By Jeffrey Brown a Principal of Matthews Folbigg, in our Insolvency, Restructuring and Debt Recovery Group.
A recent application to remove notification of a winding up application, recorded on the ASIC register, has been dismissed in the NSW Supreme Court.
Playup Australia Pty Limited (“Playup”) received a statutory demand from a creditor Ryan Kay (“Kay”). Playup failed to comply with the demand and Kay filed an application to have Playup wound up. Kay lodged notification of his application on the database maintained by ASIC, in accordance with standard procedure.
The parties settled their differences on the morning of the hearing of the winding up application, and the application was dismissed. It was a term of the agreement between the parties that Kay would co-operate with Playup in seeking to have the reference to the winding up removed from ASIC records, and a direction to that effect was also sought from the Court. The direction was sought in order to claim potential investors in Playup, who it was said would be “spooked” by reference to a winding up application in the publicly available ASIC records.
Parker J concluded that, although the Court had jurisdiction to make such an order under s 1332(4) of the Corporations Act, this was not an instance where the jurisdiction came into play.
His Honour reviewed previous caselaw on the issue. He acknowledged that in OneSteel Reinforcing Pty Limited v Westpoint Constructions Pty Limited  FCA 808, the Court agreed to make an order in almost identical terms to those sought in the present case. In that case, the evidence established that the statutory demand was validly served on Westpoint but the demand did not actually come to the attention of the company’s directors until time had passed for compliance. However Parker J considered the approach taken in that case was too wide, and the finding that Westpoint’s directors would have acted immediately on the statutory demand had it come to their attention was not relevant to the question of whether the discretion in s 1322(4) should be employed.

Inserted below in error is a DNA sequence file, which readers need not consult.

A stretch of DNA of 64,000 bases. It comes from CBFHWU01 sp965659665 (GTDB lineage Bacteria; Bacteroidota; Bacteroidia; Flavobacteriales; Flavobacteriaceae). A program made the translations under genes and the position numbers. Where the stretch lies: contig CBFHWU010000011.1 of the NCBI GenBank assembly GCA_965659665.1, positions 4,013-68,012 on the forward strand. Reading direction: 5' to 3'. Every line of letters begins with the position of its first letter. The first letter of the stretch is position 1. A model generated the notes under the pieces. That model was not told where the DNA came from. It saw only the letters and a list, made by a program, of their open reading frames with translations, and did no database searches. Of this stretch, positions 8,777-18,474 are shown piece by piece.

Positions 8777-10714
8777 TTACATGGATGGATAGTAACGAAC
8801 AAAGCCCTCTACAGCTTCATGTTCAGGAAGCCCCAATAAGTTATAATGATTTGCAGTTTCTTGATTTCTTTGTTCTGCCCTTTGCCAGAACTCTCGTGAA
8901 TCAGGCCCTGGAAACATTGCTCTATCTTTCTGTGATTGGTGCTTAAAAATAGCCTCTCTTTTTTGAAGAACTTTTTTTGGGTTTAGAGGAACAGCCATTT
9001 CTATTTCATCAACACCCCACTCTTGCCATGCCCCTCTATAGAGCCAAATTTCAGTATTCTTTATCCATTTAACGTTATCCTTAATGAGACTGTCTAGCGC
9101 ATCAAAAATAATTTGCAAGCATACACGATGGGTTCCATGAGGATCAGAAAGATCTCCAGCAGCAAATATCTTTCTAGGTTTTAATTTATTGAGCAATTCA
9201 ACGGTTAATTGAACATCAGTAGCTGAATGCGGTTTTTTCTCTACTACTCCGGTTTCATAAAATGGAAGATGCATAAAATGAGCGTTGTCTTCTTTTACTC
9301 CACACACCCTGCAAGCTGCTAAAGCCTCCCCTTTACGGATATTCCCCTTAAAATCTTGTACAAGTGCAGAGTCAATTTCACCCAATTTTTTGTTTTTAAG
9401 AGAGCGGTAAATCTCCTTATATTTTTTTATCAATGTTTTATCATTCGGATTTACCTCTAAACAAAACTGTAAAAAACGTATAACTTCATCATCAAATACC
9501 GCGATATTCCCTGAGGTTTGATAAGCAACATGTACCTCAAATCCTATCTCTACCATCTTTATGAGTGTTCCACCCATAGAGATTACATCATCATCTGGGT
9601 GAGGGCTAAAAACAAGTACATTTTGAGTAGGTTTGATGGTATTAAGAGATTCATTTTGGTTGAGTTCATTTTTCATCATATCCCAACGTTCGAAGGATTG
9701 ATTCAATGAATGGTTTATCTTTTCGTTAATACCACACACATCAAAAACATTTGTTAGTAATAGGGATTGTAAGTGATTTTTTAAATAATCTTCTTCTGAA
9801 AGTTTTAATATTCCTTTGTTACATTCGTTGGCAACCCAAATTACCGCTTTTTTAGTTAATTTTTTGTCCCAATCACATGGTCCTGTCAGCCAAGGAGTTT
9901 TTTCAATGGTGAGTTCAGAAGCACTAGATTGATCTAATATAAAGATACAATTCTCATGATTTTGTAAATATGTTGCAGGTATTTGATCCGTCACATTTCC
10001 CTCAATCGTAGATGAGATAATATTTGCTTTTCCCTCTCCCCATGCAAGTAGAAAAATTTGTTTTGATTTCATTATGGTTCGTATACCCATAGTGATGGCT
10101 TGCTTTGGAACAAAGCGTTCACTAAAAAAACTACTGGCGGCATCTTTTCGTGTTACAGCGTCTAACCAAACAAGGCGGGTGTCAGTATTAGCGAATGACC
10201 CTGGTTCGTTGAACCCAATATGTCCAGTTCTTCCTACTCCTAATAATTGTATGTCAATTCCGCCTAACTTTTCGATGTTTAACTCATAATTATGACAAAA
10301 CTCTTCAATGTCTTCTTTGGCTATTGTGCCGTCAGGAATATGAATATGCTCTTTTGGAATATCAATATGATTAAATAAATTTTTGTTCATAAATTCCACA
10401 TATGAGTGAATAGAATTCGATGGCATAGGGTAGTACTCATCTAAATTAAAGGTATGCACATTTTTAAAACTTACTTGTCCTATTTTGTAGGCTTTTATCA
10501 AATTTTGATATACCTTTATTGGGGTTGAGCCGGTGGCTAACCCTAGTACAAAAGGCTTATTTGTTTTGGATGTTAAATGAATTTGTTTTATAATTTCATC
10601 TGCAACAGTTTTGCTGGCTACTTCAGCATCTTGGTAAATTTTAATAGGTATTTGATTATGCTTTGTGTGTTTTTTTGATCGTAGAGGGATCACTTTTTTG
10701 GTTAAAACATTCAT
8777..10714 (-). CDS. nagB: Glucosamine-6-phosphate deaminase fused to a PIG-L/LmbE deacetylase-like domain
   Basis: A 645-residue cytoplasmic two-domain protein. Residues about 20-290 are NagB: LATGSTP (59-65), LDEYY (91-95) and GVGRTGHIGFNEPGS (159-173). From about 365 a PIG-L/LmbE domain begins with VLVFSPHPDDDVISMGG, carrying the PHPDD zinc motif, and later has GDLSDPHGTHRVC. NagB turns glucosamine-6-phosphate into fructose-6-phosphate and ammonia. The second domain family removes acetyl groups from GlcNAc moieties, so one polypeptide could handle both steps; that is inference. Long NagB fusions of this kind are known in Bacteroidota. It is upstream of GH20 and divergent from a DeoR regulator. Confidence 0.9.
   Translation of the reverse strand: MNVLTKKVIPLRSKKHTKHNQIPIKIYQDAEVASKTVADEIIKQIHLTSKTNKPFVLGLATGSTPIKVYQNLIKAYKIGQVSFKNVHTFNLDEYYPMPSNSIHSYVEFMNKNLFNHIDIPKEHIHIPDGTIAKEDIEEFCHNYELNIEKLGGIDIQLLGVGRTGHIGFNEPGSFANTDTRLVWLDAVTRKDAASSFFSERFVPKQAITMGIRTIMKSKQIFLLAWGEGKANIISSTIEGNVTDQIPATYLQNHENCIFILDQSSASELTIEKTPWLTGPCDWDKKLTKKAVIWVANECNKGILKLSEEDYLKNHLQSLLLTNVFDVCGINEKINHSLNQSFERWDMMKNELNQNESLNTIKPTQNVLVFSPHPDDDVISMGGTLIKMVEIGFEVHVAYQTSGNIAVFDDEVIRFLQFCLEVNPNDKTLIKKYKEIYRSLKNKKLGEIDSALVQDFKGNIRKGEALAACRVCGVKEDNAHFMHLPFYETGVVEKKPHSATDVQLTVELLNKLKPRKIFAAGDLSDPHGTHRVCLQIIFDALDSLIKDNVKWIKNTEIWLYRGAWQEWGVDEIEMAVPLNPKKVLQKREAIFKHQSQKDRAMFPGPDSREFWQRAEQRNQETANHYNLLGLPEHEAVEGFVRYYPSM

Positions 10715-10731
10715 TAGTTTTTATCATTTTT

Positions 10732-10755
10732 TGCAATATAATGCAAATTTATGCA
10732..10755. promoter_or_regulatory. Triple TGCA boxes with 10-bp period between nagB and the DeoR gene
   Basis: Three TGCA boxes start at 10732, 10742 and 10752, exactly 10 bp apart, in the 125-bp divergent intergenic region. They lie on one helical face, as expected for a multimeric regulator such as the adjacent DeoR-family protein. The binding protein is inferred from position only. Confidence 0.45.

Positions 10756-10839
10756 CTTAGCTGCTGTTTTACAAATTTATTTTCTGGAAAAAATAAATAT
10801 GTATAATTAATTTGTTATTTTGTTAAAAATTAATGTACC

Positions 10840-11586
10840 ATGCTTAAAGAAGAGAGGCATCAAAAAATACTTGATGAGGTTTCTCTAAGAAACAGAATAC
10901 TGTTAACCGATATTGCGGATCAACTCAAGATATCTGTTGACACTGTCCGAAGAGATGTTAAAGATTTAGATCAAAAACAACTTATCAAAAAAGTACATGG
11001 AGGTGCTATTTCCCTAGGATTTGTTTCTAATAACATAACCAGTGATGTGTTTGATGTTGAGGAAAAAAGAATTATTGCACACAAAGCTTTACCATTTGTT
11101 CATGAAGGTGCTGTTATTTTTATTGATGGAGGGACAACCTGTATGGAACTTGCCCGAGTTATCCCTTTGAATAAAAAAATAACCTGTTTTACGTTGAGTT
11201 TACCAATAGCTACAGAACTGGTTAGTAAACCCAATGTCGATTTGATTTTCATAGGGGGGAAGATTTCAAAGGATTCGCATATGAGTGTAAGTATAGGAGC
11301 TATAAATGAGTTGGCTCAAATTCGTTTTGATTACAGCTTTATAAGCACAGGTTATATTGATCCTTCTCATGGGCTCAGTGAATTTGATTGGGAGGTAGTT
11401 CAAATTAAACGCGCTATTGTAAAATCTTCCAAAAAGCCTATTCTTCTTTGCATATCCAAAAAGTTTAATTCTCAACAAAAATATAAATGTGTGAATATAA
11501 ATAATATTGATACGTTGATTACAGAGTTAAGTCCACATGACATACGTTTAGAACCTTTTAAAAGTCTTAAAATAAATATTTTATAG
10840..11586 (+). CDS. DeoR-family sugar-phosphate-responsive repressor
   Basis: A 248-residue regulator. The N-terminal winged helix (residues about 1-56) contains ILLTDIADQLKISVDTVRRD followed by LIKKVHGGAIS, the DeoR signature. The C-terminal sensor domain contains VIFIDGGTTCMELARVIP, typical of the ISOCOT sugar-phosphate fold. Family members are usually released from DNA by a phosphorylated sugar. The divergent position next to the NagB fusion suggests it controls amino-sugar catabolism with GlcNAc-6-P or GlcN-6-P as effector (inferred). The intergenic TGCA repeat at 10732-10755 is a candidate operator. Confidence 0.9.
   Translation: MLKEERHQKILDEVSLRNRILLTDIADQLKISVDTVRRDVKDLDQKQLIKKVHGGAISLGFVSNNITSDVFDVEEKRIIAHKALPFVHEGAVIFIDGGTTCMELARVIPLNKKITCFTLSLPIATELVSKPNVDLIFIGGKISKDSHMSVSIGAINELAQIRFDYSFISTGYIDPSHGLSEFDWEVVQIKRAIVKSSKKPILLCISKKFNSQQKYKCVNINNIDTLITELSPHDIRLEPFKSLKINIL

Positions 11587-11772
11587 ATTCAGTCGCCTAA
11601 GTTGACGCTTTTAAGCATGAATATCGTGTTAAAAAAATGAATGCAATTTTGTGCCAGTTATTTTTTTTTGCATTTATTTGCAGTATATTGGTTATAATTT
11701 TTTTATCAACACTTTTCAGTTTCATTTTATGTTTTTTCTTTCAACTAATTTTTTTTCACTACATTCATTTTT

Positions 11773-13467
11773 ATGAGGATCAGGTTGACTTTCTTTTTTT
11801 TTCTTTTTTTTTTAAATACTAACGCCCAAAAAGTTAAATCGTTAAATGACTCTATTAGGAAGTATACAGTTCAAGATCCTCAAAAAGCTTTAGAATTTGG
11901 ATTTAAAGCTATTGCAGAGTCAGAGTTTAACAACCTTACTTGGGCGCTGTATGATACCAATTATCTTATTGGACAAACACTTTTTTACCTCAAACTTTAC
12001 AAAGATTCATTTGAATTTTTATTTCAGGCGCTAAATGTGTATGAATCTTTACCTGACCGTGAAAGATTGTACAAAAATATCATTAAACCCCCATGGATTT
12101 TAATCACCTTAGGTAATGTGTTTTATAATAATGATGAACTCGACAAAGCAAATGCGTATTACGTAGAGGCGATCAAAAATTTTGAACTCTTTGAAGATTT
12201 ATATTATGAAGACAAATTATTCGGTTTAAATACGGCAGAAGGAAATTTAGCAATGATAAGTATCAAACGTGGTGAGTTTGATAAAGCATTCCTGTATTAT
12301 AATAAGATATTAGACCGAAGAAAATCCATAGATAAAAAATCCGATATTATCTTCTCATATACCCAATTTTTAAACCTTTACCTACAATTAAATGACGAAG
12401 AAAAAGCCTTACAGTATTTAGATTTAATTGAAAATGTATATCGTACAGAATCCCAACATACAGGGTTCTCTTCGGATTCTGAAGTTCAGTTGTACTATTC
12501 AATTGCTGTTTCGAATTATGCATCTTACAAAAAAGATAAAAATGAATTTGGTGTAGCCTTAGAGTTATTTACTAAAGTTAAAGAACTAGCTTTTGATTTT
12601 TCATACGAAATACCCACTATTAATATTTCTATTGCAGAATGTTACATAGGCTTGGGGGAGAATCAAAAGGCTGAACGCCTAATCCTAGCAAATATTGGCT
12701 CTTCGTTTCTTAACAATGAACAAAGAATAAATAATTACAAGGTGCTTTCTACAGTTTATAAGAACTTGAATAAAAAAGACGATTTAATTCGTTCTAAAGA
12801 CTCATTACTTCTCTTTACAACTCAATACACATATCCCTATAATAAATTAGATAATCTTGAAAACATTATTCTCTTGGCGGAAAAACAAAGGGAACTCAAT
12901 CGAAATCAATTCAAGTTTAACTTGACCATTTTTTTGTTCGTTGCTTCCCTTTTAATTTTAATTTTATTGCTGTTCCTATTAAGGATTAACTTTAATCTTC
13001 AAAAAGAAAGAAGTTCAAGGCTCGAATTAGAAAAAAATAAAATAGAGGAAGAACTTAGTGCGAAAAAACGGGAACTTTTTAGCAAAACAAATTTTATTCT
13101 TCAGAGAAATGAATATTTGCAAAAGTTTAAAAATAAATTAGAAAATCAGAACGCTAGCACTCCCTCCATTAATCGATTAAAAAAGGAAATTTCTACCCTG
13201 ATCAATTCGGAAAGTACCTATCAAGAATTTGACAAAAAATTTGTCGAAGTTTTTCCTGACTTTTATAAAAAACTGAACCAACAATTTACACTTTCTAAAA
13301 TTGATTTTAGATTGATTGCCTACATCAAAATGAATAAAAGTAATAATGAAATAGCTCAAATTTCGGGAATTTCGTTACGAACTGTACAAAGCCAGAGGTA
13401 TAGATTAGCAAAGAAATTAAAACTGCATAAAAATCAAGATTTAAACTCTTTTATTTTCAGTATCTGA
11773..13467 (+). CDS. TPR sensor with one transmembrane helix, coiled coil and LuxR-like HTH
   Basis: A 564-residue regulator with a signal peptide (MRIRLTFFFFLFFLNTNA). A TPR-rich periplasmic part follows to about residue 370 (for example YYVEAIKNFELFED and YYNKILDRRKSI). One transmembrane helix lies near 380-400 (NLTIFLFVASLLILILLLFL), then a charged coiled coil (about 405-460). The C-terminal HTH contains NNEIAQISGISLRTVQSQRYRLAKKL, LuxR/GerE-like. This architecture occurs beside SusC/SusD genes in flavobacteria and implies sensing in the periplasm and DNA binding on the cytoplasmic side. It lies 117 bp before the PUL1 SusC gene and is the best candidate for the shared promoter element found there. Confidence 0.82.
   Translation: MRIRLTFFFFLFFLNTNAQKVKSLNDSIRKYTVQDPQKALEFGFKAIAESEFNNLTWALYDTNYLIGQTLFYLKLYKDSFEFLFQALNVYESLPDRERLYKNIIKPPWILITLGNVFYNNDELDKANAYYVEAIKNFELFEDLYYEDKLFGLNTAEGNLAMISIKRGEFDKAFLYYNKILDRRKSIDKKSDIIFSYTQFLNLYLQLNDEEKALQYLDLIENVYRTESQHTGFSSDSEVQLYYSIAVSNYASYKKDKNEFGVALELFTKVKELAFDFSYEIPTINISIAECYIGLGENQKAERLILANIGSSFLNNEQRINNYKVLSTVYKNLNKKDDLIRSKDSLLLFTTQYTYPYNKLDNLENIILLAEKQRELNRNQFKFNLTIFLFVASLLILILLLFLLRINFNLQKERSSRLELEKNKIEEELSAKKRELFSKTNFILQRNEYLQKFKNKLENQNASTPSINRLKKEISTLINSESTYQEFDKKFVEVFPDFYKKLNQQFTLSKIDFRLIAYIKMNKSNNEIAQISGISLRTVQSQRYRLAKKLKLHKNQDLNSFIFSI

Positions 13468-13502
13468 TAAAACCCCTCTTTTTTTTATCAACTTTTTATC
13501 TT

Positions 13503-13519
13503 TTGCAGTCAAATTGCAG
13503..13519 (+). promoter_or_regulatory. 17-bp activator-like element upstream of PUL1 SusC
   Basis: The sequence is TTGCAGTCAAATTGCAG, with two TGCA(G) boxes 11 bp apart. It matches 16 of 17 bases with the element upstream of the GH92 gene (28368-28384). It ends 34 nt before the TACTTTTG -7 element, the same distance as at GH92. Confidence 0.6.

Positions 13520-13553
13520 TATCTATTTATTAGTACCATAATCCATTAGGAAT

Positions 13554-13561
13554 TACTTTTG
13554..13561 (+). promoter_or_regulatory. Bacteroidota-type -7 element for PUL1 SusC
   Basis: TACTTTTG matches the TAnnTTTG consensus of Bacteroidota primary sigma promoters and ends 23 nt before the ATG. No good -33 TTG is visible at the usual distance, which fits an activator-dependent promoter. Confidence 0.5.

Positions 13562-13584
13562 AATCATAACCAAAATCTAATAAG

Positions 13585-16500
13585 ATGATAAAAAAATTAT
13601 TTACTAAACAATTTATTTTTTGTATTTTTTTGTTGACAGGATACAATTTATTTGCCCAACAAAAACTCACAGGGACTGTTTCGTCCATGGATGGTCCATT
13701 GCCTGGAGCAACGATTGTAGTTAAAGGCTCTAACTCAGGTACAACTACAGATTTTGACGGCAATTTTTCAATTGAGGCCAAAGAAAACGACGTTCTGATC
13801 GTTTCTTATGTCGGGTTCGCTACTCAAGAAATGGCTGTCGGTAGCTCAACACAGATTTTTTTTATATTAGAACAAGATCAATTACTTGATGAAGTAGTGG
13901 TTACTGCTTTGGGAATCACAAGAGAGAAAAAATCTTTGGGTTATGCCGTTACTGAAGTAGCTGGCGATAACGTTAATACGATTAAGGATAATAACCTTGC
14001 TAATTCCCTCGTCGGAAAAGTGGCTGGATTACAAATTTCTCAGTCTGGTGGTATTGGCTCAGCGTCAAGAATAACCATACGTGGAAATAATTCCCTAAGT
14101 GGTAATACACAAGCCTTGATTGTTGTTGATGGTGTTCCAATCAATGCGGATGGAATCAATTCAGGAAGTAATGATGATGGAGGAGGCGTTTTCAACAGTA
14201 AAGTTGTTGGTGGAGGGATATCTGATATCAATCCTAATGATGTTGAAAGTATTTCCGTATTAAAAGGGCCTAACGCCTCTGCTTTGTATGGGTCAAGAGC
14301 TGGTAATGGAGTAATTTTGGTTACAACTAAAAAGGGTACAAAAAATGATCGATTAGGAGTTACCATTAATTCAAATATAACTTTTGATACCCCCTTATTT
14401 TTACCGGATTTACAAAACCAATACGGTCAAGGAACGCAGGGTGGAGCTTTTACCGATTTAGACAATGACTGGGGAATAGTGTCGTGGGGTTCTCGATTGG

Parker J instead noted with approval the comments of Justice Barrett in Lavercome v Auscott Limited  NSWSC 867:
“Section 1322(4) does not create any general reformatory jurisdiction. It allows the court to make orders ensuring the content of registers kept by ASIC under the Corporations Act accords with the statutory requirements with respect to such content…But if a particular thing is in the register and its presence there represents precise compliance with a requirement imposed by the statute, the jurisdiction is not enlivened.”
In the present case, Parker J observed that:
“A form has been lodged [with ASIC] and an entry has been made in ASICs database, which reflects [that a winding up application has been made]. For a Court to order ASIC to remove reference to such an application from its database would be to require it to act contrary to the intention of Parliament. The result would be that the database, by its incompleteness, would be inaccurate.”
And just in case anyone was left in doubt about His Honours attitude to the application, he added:
“If Playup’s investors or customers are “spooked” by the truthful revelation that Mr Kay made, and later withdrew, a winding up application against Playup, that is not the Court’s concern.”
A copy of the decisions can be found here.
When dealing with commercial disputes, directors need to be constantly mindful that if an alleged creditor lodges a statutory demand, and that demand is not complied with, a resulting application to wind the company up will in almost all cases remain as a permanent stain on the company’s public record.
Statutory demands need to be dealt with quickly and in accordance with the strict legislative requirements.
If you would like more information or advice in relation to insolvency, restructuring or debt recovery law, contact a Principal of the Matthews Folbigg Insolvency, Restructuring & Debt Recovery Group:
Jeffrey Brown on (02) 9806 7446 or email@example.com
Stephen Mullette on (02) 9806 7459 or firstname.lastname@example.org